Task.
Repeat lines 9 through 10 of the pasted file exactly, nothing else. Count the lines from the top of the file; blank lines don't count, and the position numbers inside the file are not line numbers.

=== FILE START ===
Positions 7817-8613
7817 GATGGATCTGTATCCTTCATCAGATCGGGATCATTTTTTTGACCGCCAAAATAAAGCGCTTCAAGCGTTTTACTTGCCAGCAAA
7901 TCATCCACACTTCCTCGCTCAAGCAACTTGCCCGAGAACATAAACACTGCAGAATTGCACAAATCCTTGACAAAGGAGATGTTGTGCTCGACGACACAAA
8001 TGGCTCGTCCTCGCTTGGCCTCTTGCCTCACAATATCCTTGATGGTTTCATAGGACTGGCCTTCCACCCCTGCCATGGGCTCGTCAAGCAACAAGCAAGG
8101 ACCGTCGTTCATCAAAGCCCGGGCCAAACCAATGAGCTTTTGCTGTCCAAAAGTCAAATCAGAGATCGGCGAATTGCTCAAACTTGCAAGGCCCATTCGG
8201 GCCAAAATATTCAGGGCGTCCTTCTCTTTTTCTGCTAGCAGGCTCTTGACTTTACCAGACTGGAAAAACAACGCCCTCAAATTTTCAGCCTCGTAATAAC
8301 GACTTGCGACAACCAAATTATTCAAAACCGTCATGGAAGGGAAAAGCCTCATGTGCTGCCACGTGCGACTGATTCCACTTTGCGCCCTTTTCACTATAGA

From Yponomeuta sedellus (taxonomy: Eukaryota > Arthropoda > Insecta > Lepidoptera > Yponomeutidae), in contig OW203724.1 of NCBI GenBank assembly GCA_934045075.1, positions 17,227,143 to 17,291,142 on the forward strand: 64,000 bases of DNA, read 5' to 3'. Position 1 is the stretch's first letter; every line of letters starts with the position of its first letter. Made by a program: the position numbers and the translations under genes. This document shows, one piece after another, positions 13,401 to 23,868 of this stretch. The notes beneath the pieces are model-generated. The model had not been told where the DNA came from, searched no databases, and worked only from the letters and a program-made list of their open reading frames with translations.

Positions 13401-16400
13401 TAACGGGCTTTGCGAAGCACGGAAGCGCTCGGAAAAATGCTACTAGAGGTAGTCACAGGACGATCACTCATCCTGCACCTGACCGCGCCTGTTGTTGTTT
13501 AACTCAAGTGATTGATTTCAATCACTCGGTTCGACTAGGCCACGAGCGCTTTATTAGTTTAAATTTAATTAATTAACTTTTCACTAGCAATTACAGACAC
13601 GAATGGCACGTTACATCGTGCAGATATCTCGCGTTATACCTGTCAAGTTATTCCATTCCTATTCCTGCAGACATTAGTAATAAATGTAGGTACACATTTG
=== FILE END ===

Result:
Positions 13401-16400
13401 TAACGGGCTTTGCGAAGCACGGAAGCGCTCGGAAAAATGCTACTAGAGGTAGTCACAGGACGATCACTCATCCTGCACCTGACCGCGCCTGTTGTTGTTT